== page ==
4. Language as a Lightning Rod: Power Contests, Emotion Regulation, and Subgroup Dynamics in Global Teams

    Pamela J. Hinds, Tsedal Neeley and Catherine Durnell Cramton

    Through an ethnographic study comprised of interviews with and observations of 96 globally distributed members in six software development teams, we propose a model that captures how asymmetries in language fluency contribute to an us vs. them dynamic so common in global teams. Faultlines, formed along the dimensions of asymmetries in the degree of fluency of team members, location, and nationality, were associated with subgrouping in some, but not all of the teams. Our findings suggest that divisive subgroup dynamics only occurred in teams that also suffered from power contests, suggesting power contests activate otherwise dormant faultlines. Language asymmetries further acted as a lightning rod such that team members' emotional responses to them were constant reminders of subgroup differences on these teams, which further fueled negative emotions. Our findings extend theory on subgroup dynamics in global teams by adding language as a potential faultline, showing how power struggles activated faultlines and were, in turn, reinforced by them, and documenting the emotion regulation processes triggered by subgrouping and enacted through language-related choices and behaviors.

    Keywords: Equality and Inequality; Communication Intention and Meaning; Groups and Teams; Software; Emotions; Cross-Cultural and Cross-Border Issues; Power and Influence; Information Technology Industry;


    Hinds, Pamela J., Tsedal Neeley, and Catherine Durnell Cramton. "Language as a Lightning Rod: Power Contests, Emotion Regulation, and Subgroup Dynamics in Global Teams." Journal of International Business Studies 45, no. 5 (June–July 2014): 536–561. View Details
  5. Language Matters: Status Loss & Achieved Status Distinctions in Global Organizations

    Tsedal Neeley

    How workers experience and express status loss in organizations has received little scholarly attention. I conducted a qualitative study of a French high-tech company that had instituted English as a lingua franca, or common language, as a context for examining this question. Results indicate that nonnative English-speaking employees experienced status loss regardless of their English fluency level. Yet variability in their self-assessed fluency—an achieved status marker—was associated with differences in language performance anxiety and job insecurity in a non-linear fashion: those who believed they had medium level fluency were the most anxious compared to their low and high fluency co-workers. In almost all cases where they differed, self-assessed rather than objective fluency determined how speakers explained their feelings and actions. Although nonnative speakers shared a common attitude of resentment and distrust toward their native English-speaking co-workers, their behavioral responses—assertion, inhibition, or learning—to encounters with native speakers differed based on their self-perceived fluencies. No status differences materialized among nonnative speakers as a function of diverse linguistic and national backgrounds. I discuss the theoretical and practical implications of these findings for status, achieved characteristics, and language in organizations.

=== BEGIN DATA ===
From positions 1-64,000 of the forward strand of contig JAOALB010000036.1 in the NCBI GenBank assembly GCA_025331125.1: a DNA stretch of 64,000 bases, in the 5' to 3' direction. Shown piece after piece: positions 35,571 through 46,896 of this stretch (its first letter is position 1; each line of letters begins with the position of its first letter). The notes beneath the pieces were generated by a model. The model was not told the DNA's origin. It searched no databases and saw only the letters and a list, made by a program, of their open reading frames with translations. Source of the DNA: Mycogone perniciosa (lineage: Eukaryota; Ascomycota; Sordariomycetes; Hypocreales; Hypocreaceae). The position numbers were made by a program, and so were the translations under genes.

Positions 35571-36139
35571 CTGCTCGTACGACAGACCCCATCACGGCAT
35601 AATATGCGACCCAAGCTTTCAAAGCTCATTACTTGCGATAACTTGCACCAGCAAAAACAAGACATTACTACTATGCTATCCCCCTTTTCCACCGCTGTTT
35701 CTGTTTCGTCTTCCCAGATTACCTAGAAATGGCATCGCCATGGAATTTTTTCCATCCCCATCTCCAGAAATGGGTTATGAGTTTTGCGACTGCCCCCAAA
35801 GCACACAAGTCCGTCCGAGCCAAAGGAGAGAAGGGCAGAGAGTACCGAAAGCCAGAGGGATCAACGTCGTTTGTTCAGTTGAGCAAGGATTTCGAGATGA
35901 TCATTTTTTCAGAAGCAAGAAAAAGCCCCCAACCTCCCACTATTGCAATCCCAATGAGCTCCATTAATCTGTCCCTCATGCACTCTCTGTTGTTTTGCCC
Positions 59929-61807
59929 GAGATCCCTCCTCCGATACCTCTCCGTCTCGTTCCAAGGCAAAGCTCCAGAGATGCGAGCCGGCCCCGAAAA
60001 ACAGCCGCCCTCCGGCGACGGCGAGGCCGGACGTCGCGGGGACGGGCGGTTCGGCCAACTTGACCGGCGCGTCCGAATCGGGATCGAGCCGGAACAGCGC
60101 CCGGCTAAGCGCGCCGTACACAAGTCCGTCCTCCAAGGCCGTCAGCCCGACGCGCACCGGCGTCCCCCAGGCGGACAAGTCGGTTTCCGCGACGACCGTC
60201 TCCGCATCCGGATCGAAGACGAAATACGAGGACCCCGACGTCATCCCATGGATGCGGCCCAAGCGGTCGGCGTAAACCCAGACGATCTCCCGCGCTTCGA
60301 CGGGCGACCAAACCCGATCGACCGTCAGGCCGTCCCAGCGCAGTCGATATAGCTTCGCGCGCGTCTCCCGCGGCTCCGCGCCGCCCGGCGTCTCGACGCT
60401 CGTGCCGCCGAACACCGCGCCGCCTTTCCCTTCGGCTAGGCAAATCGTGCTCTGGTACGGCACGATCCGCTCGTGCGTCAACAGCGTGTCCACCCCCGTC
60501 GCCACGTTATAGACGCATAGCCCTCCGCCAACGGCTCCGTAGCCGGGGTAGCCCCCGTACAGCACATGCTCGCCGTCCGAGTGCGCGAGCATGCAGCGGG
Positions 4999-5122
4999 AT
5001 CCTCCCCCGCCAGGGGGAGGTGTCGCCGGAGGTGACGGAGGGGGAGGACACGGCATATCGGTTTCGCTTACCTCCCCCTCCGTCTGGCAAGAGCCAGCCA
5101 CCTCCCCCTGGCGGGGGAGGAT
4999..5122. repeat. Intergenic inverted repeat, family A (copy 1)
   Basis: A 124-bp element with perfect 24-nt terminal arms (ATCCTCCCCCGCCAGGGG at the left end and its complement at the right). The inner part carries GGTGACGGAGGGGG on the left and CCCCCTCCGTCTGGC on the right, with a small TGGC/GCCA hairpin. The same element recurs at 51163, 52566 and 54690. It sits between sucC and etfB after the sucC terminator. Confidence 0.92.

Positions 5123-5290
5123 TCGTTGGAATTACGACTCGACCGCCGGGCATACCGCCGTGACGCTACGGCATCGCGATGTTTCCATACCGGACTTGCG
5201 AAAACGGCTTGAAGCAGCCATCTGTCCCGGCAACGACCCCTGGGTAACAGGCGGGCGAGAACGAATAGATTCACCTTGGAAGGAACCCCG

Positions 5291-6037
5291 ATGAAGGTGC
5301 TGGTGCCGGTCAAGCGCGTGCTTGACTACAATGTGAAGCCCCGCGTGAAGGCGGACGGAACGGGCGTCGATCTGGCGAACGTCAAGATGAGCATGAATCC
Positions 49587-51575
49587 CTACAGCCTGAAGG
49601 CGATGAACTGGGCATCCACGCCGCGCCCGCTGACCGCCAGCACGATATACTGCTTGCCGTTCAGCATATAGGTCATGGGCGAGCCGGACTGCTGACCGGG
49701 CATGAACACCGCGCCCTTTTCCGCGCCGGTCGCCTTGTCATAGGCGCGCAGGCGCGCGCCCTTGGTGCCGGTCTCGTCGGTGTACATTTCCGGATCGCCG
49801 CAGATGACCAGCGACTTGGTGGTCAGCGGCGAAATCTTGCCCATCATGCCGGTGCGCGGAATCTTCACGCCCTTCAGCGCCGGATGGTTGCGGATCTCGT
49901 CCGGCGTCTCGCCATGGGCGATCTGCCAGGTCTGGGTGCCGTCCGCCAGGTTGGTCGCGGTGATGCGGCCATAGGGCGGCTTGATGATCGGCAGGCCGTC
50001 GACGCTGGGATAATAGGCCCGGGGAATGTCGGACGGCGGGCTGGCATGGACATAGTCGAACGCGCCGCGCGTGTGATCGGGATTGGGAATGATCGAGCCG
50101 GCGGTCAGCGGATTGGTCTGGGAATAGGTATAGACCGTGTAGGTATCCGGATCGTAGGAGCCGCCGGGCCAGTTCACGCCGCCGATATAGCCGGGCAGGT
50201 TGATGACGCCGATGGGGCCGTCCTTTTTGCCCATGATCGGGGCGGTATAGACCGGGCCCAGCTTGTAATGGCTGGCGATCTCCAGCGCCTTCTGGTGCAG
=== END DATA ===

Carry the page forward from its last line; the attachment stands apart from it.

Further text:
Keywords: Organizations; Status and Position; Loss; Spoken Communication; Emotions; Attitudes; Behavior;


    Neeley, Tsedal. "Language Matters: Status Loss & Achieved Status Distinctions in Global Organizations." Organization Science 24, no. 2 (March–April 2013): 476–497. View Details